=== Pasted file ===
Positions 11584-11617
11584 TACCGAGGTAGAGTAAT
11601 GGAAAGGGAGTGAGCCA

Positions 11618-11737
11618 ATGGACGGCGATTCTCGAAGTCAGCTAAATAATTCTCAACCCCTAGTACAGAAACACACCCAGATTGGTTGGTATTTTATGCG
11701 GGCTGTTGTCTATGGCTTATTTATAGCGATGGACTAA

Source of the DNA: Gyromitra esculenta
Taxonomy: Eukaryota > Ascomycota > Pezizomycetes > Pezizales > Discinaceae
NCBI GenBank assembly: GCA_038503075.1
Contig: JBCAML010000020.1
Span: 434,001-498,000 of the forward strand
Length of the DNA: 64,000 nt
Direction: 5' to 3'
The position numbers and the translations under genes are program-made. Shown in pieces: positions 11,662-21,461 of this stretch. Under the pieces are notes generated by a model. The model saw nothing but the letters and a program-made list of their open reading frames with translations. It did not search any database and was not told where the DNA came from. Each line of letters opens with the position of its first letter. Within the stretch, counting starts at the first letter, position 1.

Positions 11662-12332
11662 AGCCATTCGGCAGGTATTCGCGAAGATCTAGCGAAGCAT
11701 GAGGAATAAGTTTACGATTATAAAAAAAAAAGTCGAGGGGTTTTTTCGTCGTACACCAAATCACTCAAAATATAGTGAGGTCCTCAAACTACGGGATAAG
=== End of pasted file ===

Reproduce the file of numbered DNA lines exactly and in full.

Positions 11584-11617
11584 TACCGAGGTAGAGTAAT
11601 GGAAAGGGAGTGAGCCA

Positions 11618-11737
11618 ATGGACGGCGATTCTCGAAGTCAGCTAAATAATTCTCAACCCCTAGTACAGAAACACACCCAGATTGGTTGGTATTTTATGCG
11701 GGCTGTTGTCTATGGCTTATTTATAGCGATGGACTAA

Source of the DNA: Gyromitra esculenta
Taxonomy: Eukaryota > Ascomycota > Pezizomycetes > Pezizales > Discinaceae
NCBI GenBank assembly: GCA_038503075.1
Contig: JBCAML010000020.1
Span: 434,001-498,000 of the forward strand
Length of the DNA: 64,000 nt
Direction: 5' to 3'
The position numbers and the translations under genes are program-made. Shown in pieces: positions 11,662-21,461 of this stretch. Under the pieces are notes generated by a model. The model saw nothing but the letters and a program-made list of their open reading frames with translations. It did not search any database and was not told where the DNA came from. Each line of letters opens with the position of its first letter. Within the stretch, counting starts at the first letter, position 1.

Positions 11662-12332
11662 AGCCATTCGGCAGGTATTCGCGAAGATCTAGCGAAGCAT
11701 GAGGAATAAGTTTACGATTATAAAAAAAAAAGTCGAGGGGTTTTTTCGTCGTACACCAAATCACTCAAAATATAGTGAGGTCCTCAAACTACGGGATAAG